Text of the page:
• $\begingroup$ @Qiaochu Yuan: If you have convenient access to the floor of the base-2 logarithm you can get within a factor of 2 directly with just shifts: 1 << (L >> 1). $\endgroup$ – Charles May 25 '11 at 19:45
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    $\begingroup$ @obinna: I'm afraid your comment reveals that you haven't really thought about the problem. If your number $n$ is even, just count the number $b$ of trailing binary zeroes. If $b$ is odd, then $n$ is certainly not a square. If $b$ is even, then $n$ is a square if and only if the (odd!) number $n/(2^b)$ is. So you gain nothing from the knowledge that $n$ is odd, because the even case can trivially be reduced to the odd case. $\endgroup$ – TonyK May 25 '11 at 21:06

There is direct analogue of algorithm mentioned here http://en.wikipedia.org/wiki/Methods_of_computing_square_roots#Digit-by-digit_calculation for arbitrary big integer. For binary representation it is only needed subtractions, comparisons and shifts. So, despite it finding integer part of square root precisely, I doubt it is possible to find something faster - the complexity level of the algorithm is comparable with integer division of two numbers. I suspect that Yuval Filmus also mentioned something similar in note about “shifting and adding” - here instead of that is shifting and subtracting.

  • $\begingroup$ "For binary representation" only mean internal representation of big integer on computer. Example of the algorithm in wikipedia need only small modification to work with arbitrary size integers. $\endgroup$ – Alex 'qubeat' May 26 '11 at 9:31

Since there seems to be some confusion about this, here is the almost trivial pseudo-code to test for integer square roots in a language that has bigints, and integer division without remainder that I'll write div (as / might be confused with exact rational division):

boolean is_square(bigint n)
{ bigint a=n // or any value whose square is known to be at least n
; while a*a>n do a=div(a+div(n,a),2) od
; return a*a==n

No cycles are possible, no fuss (but negative numbers as input may cause it to loop forever, so that should be avoided). The outermost division is just a bit-shift, so it should be rather inexpensive. The clue to the correctness of this simple procedure it that, when the initial guess $a$ has $a^2>n$, then the exact value $b=\frac12(a+\frac na)\in\Bbb Q$ can be shown to also have $b^2>n$; if $\sqrt n$ is integer, then rounding down $b$ to an integer either gives exactly $\sqrt n$, or another too high estimate. If rounding down gives a too small value, then one can be sure that $\sqrt n$ is not integer. One also clearly has $b<a$, so the sequence (with rounding down at each step) is strictly decreasing and termination is assured.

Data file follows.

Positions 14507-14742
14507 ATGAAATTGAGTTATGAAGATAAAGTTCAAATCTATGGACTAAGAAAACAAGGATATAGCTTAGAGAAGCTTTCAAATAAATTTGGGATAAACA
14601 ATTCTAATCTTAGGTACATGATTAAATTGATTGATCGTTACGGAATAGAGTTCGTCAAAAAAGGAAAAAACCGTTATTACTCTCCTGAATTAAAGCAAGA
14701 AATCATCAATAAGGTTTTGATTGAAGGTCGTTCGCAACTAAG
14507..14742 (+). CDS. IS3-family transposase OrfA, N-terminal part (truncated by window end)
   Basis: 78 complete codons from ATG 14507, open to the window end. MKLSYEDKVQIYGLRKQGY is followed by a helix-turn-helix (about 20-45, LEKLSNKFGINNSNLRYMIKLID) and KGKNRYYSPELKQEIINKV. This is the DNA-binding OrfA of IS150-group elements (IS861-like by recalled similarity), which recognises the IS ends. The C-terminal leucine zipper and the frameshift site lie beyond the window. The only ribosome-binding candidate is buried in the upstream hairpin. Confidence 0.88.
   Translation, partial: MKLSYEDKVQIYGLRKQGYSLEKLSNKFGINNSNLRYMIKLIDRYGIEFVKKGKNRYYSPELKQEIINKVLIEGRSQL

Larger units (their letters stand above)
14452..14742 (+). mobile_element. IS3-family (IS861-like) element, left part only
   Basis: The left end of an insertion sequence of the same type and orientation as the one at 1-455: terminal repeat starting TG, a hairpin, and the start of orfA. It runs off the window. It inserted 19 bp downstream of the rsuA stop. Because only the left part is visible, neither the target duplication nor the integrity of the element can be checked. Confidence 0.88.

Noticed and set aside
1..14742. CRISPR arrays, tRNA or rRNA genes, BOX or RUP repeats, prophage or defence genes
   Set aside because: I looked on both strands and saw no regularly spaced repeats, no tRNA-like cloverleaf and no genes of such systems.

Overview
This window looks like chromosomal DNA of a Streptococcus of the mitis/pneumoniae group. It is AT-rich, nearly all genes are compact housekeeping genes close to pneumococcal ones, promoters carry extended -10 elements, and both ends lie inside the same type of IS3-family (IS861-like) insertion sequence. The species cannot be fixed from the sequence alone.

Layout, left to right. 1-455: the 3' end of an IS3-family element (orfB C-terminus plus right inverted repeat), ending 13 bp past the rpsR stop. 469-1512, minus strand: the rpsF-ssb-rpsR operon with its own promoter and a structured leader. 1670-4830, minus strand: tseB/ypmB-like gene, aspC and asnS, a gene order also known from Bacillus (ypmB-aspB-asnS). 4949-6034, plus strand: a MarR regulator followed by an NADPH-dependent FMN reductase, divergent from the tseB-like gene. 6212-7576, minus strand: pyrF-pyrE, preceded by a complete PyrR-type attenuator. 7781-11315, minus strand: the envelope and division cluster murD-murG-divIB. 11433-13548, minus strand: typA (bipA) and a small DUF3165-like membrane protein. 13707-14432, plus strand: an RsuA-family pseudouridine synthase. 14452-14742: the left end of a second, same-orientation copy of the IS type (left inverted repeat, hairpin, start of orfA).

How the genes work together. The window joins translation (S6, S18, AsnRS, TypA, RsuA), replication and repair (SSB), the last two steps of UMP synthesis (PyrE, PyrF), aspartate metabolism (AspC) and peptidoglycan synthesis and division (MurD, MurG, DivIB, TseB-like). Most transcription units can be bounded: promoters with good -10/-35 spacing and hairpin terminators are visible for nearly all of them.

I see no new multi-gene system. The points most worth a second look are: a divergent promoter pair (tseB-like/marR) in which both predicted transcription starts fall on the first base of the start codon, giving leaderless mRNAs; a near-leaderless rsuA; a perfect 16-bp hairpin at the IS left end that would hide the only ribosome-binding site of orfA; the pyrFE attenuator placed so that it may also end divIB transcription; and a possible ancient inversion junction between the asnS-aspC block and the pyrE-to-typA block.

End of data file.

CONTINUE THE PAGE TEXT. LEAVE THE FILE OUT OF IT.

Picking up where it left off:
For very large numbers the given code wastes a lot of time to get a ballpark-figure for the square root. This could be avoided by using a better initial guess for $a$, using for instance a logarithm, or basically anything that tells you the (approximate) number of bits in $n$ (there might well be a built-in function for that). But I think any pure integer arithmetic method to do this will suffer from the same problem.

As a numerical example, for a $999$-digit perfect square as input it took $1667$ iterations to find its square root. But just repeated halving would take about $\log_2(10^{499})\approx 1658$ iterations to get down to the proper order of magnitude, so that is what the algorithm is essentially doing most of the time. If instead of $n\approx10^{998}$ one takes an initial guess of $10^{500}$ (still about $10$ times larger than the square root) it takes only $13$ iterations to find the square root. The last iteration step hits the square root on the head from a distance of more than $10^{142}$ (that is, the error of the approximation goes from that gigantic number directly to $0$, which is a witness of how much Newton's method improves the approximation here). By contrast, a binary search procedure even with a fairly good initial guess like $10^{500}$ would need as number of iterations at least $1658$, namely the number binary digits of the square root (since it adds one binary digit precision each iteration). For the record, the input used in the experiment was the square of $10^{499}+345674632452435$ (you can guess the type of "random generation" procedure I used for it).

  • $\begingroup$ Apparently what I did was make an initial guess of $1,$ and not test $(n-a^2)$ during update loop. With your pseudocode letters, the new $a$ is $$ \left\lfloor \frac{a + \left\lfloor \frac{n}{a} \right\rfloor}{2} \right\rfloor. $$ In the very special case $n = b^2 + 2 b = (b+1)^2 -1,$ when $a=b$ the update is $a=b+1,$ hence cycle, as the next such update gives $a=b$ again. I certainly made no special effort to give a seed above the correct root. So, your way is better, but that's not what I actually did. $\endgroup$ – Will Jagy Nov 12 '13 at 20:24
  • $\begingroup$ In Pari/GP one can get the initial guess for $a$ by a=1 << (#binary(n) \2) (giving $a=2^{\lfloor \log_2(n)\rfloor /2} $ )which is near the squareroot and does need nearly nothing. For n with 4000-digits I got roughly 13 iterations (with cycle detection) and on average 40 msec, for 2000 digits on average 10 msec with 11 to 12 iterations. (Standard notebook of 2012) $\endgroup$ – Gottfried Helms Jan 19 '18 at 3:38

I'm late to the party. But, 2-adic Newton is pretty fast. Here's a 64-bit version:

/* If x is square, return +sqrt(x).
 * Otherwise, return -1.
long long isqrt(unsigned long long x) {
    /* Precondition: make x odd if possible. */
    int sh = __builtin_ctzll(x);
    x >>= (sh&~1);

    /* Early escape. */
    if (x&6) return -1;

    /* 2-adic Newton */
    int i;
    const int ITERATIONS = 5; // log log x - 1
    unsigned long long z = (3-x)>>1, y=x*z;
    for (i=0; i<ITERATIONS; i++) {
        unsigned long long w = (3 - z*y) >> 1;
        y *= w;
        z *= w;
    assert(x==0 || (y*z == 1 && x*z == y));

    /* Get the positive square root.  Also the top bit
     * might be wrong. */
    if (y & (1ull<<62)) y = -y;
    y &= ~(1ull<<63);

    /* Is it the square root in Z? */
    if (y >= 1ull<<32) return -1;

    /* Yup. */
    return y<<(sh/2);

The function listed above takes 31 Haswell cycles when inlined. So it's about half as fast as the double-precision sqrtsd() call. It computes the square root of its argument, which is not what OP asked for. But it takes advantage of the fact that you only care about integer square roots. As a result, it will be much faster on extended-precision integers than an approximate square root algorithm.